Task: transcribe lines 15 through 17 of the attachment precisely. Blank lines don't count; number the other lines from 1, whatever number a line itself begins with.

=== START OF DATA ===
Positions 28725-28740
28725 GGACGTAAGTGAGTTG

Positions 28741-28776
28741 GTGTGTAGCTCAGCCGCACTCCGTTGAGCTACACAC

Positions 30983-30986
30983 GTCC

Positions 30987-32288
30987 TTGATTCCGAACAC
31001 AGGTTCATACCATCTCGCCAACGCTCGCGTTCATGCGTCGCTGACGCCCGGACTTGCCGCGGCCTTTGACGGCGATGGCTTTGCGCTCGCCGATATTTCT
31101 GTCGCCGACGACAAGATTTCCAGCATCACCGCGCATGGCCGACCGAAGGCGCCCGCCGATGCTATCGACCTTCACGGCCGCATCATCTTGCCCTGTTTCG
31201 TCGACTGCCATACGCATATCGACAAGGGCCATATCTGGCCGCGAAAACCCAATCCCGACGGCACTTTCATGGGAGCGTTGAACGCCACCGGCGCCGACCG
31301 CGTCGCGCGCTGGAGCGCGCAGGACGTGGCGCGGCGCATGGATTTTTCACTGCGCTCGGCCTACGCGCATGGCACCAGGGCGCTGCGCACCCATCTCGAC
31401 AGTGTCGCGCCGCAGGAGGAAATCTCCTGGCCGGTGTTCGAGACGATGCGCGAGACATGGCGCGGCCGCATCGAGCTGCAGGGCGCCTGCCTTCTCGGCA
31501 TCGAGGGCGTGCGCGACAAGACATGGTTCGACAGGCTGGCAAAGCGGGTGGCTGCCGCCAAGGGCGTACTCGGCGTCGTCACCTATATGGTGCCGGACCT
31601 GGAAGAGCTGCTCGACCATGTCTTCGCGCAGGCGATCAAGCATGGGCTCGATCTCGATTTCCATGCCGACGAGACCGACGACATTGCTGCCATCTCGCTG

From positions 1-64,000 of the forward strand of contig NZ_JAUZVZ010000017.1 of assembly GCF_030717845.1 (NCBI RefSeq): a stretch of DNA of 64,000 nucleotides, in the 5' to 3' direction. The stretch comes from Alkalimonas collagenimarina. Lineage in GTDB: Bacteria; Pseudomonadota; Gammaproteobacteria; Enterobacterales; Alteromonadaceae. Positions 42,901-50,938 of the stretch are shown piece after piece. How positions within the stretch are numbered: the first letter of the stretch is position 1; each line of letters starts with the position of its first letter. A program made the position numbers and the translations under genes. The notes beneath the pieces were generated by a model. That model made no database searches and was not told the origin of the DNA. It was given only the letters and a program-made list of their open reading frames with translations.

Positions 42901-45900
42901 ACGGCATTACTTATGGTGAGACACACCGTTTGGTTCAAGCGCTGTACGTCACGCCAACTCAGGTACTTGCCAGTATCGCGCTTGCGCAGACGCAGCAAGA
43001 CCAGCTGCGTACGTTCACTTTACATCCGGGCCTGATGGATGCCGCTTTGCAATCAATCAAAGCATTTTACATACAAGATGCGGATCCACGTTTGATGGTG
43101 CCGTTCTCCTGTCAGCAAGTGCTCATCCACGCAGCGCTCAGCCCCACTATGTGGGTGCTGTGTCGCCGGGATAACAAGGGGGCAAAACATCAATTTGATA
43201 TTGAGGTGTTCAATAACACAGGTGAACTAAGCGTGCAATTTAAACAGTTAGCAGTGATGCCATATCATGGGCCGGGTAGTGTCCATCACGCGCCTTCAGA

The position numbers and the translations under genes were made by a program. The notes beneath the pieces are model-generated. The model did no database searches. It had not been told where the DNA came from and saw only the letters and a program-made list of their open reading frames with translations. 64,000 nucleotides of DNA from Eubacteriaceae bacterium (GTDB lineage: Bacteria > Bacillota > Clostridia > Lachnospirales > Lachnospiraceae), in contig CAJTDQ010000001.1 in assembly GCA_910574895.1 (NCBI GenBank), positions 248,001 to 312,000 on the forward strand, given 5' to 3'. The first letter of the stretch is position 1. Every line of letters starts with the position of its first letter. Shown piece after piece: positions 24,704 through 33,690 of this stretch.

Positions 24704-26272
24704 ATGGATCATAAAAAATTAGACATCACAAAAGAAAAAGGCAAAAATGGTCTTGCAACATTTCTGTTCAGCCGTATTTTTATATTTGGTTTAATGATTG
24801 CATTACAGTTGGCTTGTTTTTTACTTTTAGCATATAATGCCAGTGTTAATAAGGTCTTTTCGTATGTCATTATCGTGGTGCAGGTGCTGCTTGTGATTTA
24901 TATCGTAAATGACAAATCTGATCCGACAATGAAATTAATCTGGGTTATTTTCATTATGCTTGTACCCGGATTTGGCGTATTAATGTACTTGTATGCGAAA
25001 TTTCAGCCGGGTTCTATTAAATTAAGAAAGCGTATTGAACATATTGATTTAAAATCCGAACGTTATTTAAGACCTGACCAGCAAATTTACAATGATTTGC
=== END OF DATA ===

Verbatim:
31601 GGAAGAGCTGCTCGACCATGTCTTCGCGCAGGCGATCAAGCATGGGCTCGATCTCGATTTCCATGCCGACGAGACCGACGACATTGCTGCCATCTCGCTG

From positions 1-64,000 of the forward strand of contig NZ_JAUZVZ010000017.1 of assembly GCF_030717845.1 (NCBI RefSeq): a stretch of DNA of 64,000 nucleotides, in the 5' to 3' direction. The stretch comes from Alkalimonas collagenimarina. Lineage in GTDB: Bacteria; Pseudomonadota; Gammaproteobacteria; Enterobacterales; Alteromonadaceae. Positions 42,901-50,938 of the stretch are shown piece after piece. How positions within the stretch are numbered: the first letter of the stretch is position 1; each line of letters starts with the position of its first letter. A program made the position numbers and the translations under genes. The notes beneath the pieces were generated by a model. That model made no database searches and was not told the origin of the DNA. It was given only the letters and a program-made list of their open reading frames with translations.

Positions 42901-45900